**– In milliseconds, how long does it take for a sound wave to vibrate at a frequency at 784 Hz, or the pitch of the G5 on a piano? **

**– What’s the wavelength of an acoustic source one octave greater than the uppermost note? **

The main objective of this question is to calculate the **time** required for a sound wave to** vibrate** at a given frequency and **the wavelength **of an **acoustic source**.

This question uses the concept of **wavelength**, **frequency** and** speed of the wave**. The distance among **identical locations** in adjacent **phases** of a waveform **pattern** carried in** air** or via a** wire** is defined as its **wavelength** and **frequency** is defined as **reciprocal** of **time period**.

## Expert Answer

a) We **know** that:

\[ \space v \space = \space f \space . \space \lambda \]

**And**:

\[ \space T \space = \space \frac{1}{f} \]

Given **that**:

\[ \space f_1 \space = \space 784 Hz \]

\[ \space v \space = \space 344 \frac{m}{s} \]

By **putting values**, we get:

\[ \space 344 \frac {m}{s} \space = \space (784 s^{-1}) \lambda_1 \]

By **simplifying**, we get:

\[ \space \lambda_1 \space = \space 0.439 m \]

The **time period** is given as:

\[ \space T_1 \space = \space \frac{1}{784} \]

\[ \space T_1 \space = \space 1.28 \space \times \space 10^{-3} \]

\[ \space T_1 \space = \space 1.28 \]

b) The **wavelength** of an acoustic source one **octave greater** than the uppermost note is **calculated** as:

\[ \space f_2 \space = \space 2 \space \times \space f_1 \]

By **putting** values, we get:

\[ \space = \space 2 \space \times \space 784 \]

\[ \space = \space 1568 hz \]

**Now**:

\[ \space 344 \frac {m}{s} \space = \space (1568 s^{-1}) \lambda_2 \]

By **simplifying**, we get:

\[ \space \lambda_2 \space = \space 0.219 m \]

## Numerical Results

The time required for a sound wave to vibrate at a given frequency is:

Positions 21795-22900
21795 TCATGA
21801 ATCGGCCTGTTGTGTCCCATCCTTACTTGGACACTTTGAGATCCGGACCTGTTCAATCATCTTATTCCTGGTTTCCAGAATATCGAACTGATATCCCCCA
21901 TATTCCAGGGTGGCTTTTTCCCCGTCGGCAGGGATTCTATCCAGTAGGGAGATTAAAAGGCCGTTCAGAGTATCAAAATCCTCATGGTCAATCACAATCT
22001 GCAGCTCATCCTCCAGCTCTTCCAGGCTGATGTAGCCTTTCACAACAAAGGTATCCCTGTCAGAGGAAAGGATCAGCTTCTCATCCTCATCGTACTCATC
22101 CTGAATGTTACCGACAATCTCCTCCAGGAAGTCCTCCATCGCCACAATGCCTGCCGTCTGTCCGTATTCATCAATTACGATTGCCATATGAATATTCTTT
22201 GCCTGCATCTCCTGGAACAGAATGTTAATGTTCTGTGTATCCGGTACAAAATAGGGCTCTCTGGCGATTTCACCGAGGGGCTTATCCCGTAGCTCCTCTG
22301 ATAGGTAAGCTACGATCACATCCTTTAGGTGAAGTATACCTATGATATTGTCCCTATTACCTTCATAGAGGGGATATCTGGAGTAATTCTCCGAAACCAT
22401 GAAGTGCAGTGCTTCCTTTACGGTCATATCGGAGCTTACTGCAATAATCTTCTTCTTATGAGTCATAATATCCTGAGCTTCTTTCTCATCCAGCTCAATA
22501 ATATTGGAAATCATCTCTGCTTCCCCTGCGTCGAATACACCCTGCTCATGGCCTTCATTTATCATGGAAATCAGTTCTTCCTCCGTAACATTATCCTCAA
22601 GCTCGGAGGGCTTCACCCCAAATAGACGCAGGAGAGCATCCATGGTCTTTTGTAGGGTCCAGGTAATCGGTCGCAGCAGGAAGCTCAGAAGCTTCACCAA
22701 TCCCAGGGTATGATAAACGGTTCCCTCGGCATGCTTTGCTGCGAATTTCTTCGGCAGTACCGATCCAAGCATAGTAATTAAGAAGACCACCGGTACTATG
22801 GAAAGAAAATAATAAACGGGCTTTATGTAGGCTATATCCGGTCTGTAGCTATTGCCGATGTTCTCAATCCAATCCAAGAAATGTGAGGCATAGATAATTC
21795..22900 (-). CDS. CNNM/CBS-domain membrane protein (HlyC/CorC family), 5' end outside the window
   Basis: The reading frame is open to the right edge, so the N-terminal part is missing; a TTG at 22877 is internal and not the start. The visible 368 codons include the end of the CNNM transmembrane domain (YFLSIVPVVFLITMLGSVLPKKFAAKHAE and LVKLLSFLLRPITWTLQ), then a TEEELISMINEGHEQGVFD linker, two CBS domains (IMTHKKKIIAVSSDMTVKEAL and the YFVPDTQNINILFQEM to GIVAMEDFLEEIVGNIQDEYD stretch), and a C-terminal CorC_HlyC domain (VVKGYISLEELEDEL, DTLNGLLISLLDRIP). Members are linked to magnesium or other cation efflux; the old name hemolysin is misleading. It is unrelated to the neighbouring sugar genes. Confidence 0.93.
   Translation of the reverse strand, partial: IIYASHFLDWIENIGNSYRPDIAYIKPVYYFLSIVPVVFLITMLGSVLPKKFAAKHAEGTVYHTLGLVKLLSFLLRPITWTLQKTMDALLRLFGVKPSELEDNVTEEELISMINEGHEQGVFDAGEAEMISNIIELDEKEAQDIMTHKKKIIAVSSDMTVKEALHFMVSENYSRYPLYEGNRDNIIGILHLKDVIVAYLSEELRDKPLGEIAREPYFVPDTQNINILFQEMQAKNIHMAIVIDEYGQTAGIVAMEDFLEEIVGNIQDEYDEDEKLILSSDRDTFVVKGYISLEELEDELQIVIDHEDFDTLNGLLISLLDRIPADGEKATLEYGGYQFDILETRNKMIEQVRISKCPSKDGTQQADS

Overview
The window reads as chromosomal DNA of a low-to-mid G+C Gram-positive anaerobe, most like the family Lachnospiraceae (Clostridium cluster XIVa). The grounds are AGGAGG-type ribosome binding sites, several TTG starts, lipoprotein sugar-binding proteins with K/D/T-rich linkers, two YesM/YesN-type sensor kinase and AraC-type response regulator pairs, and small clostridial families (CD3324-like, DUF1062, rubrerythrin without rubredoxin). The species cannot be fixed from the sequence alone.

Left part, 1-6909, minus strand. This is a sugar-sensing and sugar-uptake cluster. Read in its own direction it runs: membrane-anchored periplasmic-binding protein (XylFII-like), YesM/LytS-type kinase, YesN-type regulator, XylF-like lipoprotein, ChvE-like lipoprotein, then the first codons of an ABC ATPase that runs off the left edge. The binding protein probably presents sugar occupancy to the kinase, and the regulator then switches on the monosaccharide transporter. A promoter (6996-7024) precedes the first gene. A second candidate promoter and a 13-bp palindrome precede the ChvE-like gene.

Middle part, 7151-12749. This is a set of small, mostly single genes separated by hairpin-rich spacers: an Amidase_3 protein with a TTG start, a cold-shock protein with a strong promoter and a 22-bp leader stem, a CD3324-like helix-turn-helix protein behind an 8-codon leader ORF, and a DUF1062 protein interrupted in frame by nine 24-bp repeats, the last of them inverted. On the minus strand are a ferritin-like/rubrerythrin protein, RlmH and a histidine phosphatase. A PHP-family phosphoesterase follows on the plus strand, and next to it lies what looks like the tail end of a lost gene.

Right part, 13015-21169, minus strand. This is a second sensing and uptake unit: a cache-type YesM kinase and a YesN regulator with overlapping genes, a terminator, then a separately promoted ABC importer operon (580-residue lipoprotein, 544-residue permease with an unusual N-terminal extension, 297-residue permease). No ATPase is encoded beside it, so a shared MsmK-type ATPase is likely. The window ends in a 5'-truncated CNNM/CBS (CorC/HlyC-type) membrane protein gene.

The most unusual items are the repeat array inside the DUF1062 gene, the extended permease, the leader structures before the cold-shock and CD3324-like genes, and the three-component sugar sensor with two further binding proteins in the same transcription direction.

\[ \space T_1 \space = \space 1.28 \]

The wavelength is:

\[ \space \lambda_2 \space = \space 0.219 m \]

## Example

In **milliseconds**, how long does it take for a **sound wave** to vibrate at a **frequency** at $ 800 Hz $** when** the sound speed is 344 \frac{m}{s} at 20 C \{circ} in air. **What’s** the wavelength** of an **acoustic source** one octave greater **than **the **uppermost** note? **

We **know** that:

\[ \space v \space = \space f \space . \space \lambda \]

**And**:

\[ \space T \space = \space \frac{1}{f} \]

Given **that**:

\[ \space f_1 \space = \space 800 Hz \]

\[ \space v \space = \space 344 \frac{m}{s} \]

By **putting values**, we get:

\[ \space 344 \frac {m}{s} \space = \space (800 s^{-1}) \lambda_1 \]

By **simplifying**, we get:

\[ \space \lambda_1 \space = \space 0.43 m \]

The **time period** is given as:

\[ \space T_1 \space = \space \frac{1}{784} \]

\[ \space T_1 \space = \space 1.28 \space \times \space 10^{-3} \]

\[ \space T_1 \space = \space 1.28 \]

**Now t**he **wavelength** of an acoustic source one **octave greater** than the uppermost note is **calculated** as:

\[ \space f_2 \space = \space 2 \space \times \space f_1 \]

By **putting** values, we get:

\[ \space = \space 2 \space \times \space 784 \]

\[ \space = \space 1568 hz \]

**Now**:

\[ \space 344 \frac {m}{s} \space = \space (1568 s^{-1}) \lambda_2 \]

By **simplifying**, we get:

\[ \space \lambda_2 \space = \space 0.219 m \]